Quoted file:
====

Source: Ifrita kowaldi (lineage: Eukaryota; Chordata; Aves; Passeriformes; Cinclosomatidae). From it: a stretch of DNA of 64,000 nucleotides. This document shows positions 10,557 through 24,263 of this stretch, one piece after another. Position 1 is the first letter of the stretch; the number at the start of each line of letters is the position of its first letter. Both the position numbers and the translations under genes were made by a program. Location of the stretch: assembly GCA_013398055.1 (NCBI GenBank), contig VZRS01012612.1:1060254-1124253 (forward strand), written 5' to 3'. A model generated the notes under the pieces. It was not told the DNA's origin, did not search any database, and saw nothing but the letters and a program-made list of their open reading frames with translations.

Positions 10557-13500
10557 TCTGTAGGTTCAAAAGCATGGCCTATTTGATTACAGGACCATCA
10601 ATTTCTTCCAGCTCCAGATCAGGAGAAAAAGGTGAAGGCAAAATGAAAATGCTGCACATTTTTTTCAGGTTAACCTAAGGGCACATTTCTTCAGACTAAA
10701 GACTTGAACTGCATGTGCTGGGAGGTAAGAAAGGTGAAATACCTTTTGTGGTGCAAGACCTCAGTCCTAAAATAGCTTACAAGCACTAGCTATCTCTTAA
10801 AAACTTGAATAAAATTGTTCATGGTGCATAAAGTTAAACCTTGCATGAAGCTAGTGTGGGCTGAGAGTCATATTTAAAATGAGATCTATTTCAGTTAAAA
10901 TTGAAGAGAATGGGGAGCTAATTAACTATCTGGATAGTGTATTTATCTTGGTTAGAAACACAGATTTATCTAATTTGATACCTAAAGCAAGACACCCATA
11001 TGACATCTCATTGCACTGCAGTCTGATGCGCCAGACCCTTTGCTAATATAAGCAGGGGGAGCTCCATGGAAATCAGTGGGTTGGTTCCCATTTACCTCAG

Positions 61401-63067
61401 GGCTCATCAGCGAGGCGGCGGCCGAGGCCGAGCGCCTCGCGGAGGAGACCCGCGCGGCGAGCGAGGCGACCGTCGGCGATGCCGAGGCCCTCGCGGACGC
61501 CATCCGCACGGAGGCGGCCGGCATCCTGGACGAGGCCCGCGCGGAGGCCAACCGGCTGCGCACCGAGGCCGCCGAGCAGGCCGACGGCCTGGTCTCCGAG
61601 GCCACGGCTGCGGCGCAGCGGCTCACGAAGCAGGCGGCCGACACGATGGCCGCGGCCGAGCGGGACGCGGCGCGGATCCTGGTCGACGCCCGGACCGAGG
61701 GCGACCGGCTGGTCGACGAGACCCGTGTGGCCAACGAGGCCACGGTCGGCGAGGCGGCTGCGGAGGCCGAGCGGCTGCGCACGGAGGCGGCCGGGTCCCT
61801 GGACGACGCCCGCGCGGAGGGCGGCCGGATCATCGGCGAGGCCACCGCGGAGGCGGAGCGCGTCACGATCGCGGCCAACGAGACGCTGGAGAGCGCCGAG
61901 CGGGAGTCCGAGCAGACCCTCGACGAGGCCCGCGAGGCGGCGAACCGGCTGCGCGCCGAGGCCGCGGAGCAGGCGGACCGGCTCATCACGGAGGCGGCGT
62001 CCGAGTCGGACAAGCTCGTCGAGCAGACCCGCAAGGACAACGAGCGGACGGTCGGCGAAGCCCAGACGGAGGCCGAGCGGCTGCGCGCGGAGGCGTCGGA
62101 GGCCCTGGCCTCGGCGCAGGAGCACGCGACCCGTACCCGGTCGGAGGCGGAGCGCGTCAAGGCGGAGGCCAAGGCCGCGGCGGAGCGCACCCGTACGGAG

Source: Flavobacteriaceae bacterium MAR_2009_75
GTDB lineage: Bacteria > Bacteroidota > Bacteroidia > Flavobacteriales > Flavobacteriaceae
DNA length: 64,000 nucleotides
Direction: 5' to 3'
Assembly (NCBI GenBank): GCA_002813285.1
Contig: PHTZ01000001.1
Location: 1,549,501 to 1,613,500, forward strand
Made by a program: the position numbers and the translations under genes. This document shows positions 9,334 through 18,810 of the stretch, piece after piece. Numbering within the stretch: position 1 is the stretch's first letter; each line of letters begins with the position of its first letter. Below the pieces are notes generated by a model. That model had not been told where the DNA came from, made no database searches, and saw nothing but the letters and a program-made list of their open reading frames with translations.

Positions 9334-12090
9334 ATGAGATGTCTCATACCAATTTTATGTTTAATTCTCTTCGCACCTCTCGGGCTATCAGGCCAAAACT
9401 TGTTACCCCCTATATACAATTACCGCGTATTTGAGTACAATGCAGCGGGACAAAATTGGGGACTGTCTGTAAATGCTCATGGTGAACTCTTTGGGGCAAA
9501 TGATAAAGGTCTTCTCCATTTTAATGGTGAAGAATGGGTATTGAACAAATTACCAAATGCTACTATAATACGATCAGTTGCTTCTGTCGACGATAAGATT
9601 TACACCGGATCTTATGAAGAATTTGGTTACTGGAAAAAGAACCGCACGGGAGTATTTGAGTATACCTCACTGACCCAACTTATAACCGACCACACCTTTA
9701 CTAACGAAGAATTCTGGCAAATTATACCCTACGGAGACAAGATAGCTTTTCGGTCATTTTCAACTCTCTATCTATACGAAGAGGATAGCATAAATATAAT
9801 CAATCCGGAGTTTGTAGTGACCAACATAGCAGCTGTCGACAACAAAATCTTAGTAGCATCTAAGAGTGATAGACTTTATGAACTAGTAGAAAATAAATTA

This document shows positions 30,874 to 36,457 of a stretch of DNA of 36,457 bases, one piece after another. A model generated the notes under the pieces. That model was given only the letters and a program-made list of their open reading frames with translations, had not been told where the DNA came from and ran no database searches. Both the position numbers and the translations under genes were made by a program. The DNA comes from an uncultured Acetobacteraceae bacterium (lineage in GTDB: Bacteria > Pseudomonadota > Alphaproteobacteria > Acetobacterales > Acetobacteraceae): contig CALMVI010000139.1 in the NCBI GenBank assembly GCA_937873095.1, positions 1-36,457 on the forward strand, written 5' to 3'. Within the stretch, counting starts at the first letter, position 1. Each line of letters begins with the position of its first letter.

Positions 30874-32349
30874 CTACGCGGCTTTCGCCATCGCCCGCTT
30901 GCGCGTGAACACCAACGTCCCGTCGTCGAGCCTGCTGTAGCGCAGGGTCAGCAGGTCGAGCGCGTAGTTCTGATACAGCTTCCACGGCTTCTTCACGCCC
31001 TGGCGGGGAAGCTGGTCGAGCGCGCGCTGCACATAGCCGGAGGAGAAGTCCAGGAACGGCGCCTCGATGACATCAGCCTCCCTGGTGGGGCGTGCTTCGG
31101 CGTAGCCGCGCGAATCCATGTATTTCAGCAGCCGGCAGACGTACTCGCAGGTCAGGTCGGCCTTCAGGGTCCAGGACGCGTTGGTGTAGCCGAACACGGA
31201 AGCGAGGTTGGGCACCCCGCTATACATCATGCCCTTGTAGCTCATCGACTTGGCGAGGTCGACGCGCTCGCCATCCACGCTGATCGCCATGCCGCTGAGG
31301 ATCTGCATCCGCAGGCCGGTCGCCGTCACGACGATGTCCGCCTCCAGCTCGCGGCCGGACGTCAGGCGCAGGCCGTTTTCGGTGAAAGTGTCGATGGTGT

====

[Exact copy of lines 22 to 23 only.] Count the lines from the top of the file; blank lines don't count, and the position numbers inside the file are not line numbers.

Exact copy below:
Assembly (NCBI GenBank): GCA_002813285.1
Contig: PHTZ01000001.1